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25th Singapore International Piano Festival: Seong-Jin Cho (Review)

The Korean boy genius and Chopin/Debussy expert opens the 25th Singapore International Piano Festival.

Maintaining a festival for 25 years is no mean feat, signifying how far the Singapore Symphony Orchestra’s Singapore International Piano Festival (SIPF) has come all this time. Delivering the opening address, SIPF artistic director Lionel Choi expressed how much the festival has grown, with the sheer amount of pianists and achievements over the last 25 years, and the promise of still more to come. In addition, unlike places such as Europe and Japan, where less than 7% of the classical music audience are under 31, Lionel explained how guest pianists continually express surprise and joy when they play in Singapore at how many youthful audience members there are.

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That youth is perfectly exemplified by Korean piano prodigy Seong-Jin Cho, who was given the honour of opening the festival on 7th June at the prestigious Victoria Concert Hall. At only 24 years old, the boy genius has a quiet, youthful confidence to his demeanour as he began his recital with a round of applause welcoming him onstage. Sitting at the Steinway & Sons, Cho brushed the ivories with a cloth quickly to ensure it was dry and ready for the first piece.


Cho opened his recital with Schumann’s Fantasiestücke, Op. 12. Schumann’s piece is passionate and exuberant, and it takes a skilled pianist to both express that overflow of emotion while maintaining a strong hand to steady and control their playing. Cho is a marvel to watch, expressionistic, yet thoughtful and poetic, and Fantasiestücke was the perfect platform to showcase that trademark expressionism and heart. Cho eases us into the piece easily, taking us on a journey as he brings us through each individual highlight, well maintaining the underlying melody while sustaining his bass clefs with the pedals, while bringing up the right hand melody. By the end of the piece, it was evident he was all warmed up and displayed a glow of confidence as he showed his thorough enjoyment of the piece’s pace, transmitting that same happiness to us as he caressed the keys and brought us through this beautiful song.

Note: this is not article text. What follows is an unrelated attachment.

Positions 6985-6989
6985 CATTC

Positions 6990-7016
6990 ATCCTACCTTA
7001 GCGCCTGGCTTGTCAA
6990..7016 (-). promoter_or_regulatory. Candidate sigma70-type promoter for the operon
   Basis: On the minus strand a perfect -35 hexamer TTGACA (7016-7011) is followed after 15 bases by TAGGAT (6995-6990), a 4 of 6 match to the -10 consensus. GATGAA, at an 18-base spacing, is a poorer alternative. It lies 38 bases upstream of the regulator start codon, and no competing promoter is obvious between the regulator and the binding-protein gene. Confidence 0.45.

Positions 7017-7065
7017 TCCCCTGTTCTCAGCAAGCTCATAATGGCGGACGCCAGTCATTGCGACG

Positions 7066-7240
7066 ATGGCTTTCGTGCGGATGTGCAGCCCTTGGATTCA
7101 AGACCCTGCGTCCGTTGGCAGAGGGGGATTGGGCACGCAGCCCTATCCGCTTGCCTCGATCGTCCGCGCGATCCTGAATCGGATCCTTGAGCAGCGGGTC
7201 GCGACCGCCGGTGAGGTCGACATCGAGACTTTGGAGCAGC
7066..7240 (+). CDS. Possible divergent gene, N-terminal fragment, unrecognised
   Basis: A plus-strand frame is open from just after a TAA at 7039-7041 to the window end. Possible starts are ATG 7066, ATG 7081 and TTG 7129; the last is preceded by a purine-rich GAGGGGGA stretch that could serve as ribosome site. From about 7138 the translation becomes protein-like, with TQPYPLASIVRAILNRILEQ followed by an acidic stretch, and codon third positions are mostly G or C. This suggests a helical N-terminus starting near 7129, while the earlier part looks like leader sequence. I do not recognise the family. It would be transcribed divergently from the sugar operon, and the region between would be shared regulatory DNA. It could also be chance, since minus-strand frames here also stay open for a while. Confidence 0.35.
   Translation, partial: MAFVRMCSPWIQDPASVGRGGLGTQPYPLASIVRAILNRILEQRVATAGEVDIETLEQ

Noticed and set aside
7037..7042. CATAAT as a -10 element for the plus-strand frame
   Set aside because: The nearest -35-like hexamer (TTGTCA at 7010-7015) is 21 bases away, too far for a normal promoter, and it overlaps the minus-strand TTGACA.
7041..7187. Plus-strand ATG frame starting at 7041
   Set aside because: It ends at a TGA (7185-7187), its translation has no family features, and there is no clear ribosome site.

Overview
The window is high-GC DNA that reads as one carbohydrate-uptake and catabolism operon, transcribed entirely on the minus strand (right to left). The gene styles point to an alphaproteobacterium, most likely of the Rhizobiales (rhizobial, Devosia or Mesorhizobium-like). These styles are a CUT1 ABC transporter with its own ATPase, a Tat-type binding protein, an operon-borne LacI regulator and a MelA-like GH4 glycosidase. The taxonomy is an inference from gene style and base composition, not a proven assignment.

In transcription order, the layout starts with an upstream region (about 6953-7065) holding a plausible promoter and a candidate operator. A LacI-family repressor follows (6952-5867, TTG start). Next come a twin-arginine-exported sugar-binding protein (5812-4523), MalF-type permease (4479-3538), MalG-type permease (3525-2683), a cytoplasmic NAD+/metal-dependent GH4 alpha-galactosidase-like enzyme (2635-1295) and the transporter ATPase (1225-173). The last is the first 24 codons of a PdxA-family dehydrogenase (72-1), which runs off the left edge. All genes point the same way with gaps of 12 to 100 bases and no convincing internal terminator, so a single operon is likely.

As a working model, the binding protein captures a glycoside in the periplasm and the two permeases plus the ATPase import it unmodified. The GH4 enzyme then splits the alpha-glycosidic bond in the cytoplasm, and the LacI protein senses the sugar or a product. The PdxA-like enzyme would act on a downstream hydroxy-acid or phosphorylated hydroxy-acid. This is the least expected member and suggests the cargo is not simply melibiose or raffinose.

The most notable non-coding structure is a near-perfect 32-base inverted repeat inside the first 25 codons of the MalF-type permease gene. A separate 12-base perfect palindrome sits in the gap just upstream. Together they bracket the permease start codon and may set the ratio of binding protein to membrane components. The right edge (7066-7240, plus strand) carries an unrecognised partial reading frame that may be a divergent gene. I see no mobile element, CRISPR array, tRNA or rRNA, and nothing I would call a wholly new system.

In his second piece, Cho tackled Beethoven’s Sonata No. 8 in C minor, Op. 13 “Pathétique”. Cho brings a cheeky, playful edge to this piece, creating suspense as he takes pause and rests between movements, with a strong flair for the dramatic. It’s evident that he’s thought through how he performs this entire piece, creating dynamic pacing between movements and keeping us on the edge of our seats as he moves the piece to a crescendo and takes us on a roller coaster of emotions from start to finish.

In the third piece, after an intermission for him to rest and the audience to digest, Cho finally revealed one of his trump cards – a Debussy piece, specifically, Images, Book 2, which he had previously released in his 2017 sophomore album. Images, Book 2 is a dreamy piece, and one that Cho handles well as he floats us through this surreal escapade, creating lunar imagery from pieces such as the famous Clair de Lune and Et la lune descend sur le temple qui fut, the latter of which filled us with trepidation, the secrets and mystery of the night, almost as if the movement itself whispers into our ears.

Harald-Hoffmann / DG

Having shot to fame after winning the 2015 International Chopin Piano Competition, it makes sense then that Cho would end off the entire recital on a high note with Chopin’s Sonata No. 3 in B minor, Op. 58. The piece is fast and furious, a challenging song that is incredibly demanding on the pianist. However, Cho handled this song skilfully, and it’s easy to see how he won the Chopin competition – he executes each note crisply and articulately as they resonate throughout the Victoria Concert Hall, and one can practically envision Chopin’s fascination with the Oriental from this song, imagining gold light on water or lacquered goldfish splashing about in a bowl. This is a song that proved his repertoire, one that required technical expertise, concentration, strength and power. Cho is in complete control as the song reaches an agitato, and proves that he puts the Cho in Chopin as he delivers the sound of this explosive, transcendent sonata to bring his recital to a brilliant close.

With this recital, it’s all the proof one needs to see that classical music lives on in youth, with Cho being the perfect example of how good training and practice, a little luck and unbridled, passionate love for the art can take you far, resulting in the moving, energising SIPF opening we saw today.

Seong-Jin Cho played as part of the 25th Singapore International Piano Festival on 7th June at the Victoria Concert Hall. The Singapore International Piano Festival runs from the 7th to 13th June. For more programmes and performances at the festival, visit SSO

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